I was teaching seventh grade in a violent, impoverished neighborhood in Philadelphia with a challenging, often defiant population. It was an understaffed school with under-resourced classrooms filled by students who had experienced trauma.
One night, I lay awake in bed after a long day, trying to slow my thoughts and drift off into the calm of sleep, but my mind could not let go of class. Every time I closed my eyes, I heard screams and saw fights. My breaths got tighter, my back became stiff, and my joints cramped. Before I knew it, I had flu-like chills coming over me. I knew about somatization, but had never experienced it so palpably, so intensely, coursing through my bones.
I learned about trauma earning a master’s degree in education and working with underprivileged kids in foster care and juvenile justice. Many came from poor or abusive homes. I gained insight into the effects of trauma, but understanding trauma’s vicious multigenerational cycle, and broader social cycle, isn’t easily done through literature or even practice. I only fully realized the true challenge of breaking the cycle of trauma as I felt my students’ traumas invading my body.
In school, the behavioral symptoms of trauma were so pervasive that teaching became nearly impossible. Students refused to sit, threw things, fought, and chased each other around the classroom and into the hallways. The yelling and screaming was almost deafening. It looked like a discipline deficit, but I knew from my education on the social manifestations of trauma that it was really a comfort deficit, created by the expected safety and calm of school.
Trauma has well-studied effects on biochemistry. Traumatized individuals maintain higher levels of stress hormones even in safe environments. This makes them both more likely to perceive threats where there are none and more able to handle real threats with relative acumen.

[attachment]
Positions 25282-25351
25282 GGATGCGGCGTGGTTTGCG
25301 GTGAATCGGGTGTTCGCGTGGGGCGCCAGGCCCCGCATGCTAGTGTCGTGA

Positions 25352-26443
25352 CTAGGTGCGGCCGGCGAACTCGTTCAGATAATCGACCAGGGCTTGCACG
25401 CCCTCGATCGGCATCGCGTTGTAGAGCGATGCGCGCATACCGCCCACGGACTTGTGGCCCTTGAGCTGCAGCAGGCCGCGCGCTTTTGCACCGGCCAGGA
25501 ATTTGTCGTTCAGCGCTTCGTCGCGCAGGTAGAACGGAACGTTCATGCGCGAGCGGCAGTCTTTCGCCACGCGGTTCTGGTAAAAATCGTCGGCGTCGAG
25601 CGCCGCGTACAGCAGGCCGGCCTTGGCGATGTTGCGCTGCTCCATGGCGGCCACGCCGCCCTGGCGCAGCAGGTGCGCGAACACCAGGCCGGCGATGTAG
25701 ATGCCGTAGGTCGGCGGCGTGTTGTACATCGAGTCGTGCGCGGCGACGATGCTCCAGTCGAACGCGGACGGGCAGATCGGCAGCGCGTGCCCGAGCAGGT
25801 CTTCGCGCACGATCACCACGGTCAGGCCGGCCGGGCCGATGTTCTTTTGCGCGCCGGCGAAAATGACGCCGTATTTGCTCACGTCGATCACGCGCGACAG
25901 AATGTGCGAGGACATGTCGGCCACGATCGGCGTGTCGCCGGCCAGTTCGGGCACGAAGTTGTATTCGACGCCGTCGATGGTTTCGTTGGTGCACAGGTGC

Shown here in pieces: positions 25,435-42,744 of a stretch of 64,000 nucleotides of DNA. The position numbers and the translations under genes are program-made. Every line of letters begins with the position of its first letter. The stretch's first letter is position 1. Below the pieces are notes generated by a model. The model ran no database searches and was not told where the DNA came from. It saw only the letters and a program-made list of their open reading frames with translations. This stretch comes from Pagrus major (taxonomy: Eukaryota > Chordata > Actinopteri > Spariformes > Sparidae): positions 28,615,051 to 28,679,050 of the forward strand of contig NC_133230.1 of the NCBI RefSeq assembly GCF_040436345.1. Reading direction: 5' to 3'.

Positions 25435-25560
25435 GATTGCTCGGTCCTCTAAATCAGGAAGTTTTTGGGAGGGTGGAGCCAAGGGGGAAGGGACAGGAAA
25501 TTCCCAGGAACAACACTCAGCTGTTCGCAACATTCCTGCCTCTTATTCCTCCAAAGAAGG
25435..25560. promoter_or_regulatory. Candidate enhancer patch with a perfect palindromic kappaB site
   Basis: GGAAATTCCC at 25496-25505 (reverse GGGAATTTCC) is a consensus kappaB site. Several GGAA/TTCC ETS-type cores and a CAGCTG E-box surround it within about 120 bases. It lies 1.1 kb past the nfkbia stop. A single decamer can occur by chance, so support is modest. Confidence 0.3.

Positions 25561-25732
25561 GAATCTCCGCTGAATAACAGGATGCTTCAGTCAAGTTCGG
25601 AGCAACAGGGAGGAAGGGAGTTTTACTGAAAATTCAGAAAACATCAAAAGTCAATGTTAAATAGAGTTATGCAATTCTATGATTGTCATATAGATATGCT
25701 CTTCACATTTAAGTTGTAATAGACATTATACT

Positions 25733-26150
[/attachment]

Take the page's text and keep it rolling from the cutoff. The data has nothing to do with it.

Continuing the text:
Traumatized teenagers may feel more comfortable when chaos increases, so picking fights is a safer routine than sitting quietly and learning effective reading strategies (which, in their minds, means idly awaiting something awful to befall them). With 20 such children in a 200-square-foot classroom with only one teacher, the adult ideal of a safe educational space is cast off for the comfort of cruel, child-like chaos.
Of course, I do not naturally embody this sense of comfort. I had to learn to accept a certain level of chaos rather than fight it. I had to adopt chaos as normalcy to operate within it and, in order to do so, I had to experience trauma in my body.
Ironically, as I became more comfortable in chaos, I did less to make school safe. To preserve my sense of normalcy and report to work each day, I had to normalize chaos and eschew basic standards of safety and comfort. Every day I confronted traumas of many people at once and each day the appropriate response seemed more elusive.
Accepting a measure of chaos meant accepting the students and their traumas as my own, sparing myself the stress of a Sisyphean task: to establish order. By doing so, I gave up on offering them an alternative to their anxiety-provoking home environments. Education was an incidental casualty.
I walked away with many questions about the milieus where caregivers face victims of trauma. How does one address a room full of traumas without enduring some of their own? If we endure the traumas of others, what limits are put on our ability to curb the cycle of trauma?
Trauma spares nothing in its path. If we are not careful, it may even claim the mission to treat it and those who take up its cause.
Stewart Rudy is a high school teacher in California who completed his graduate studies at Penn.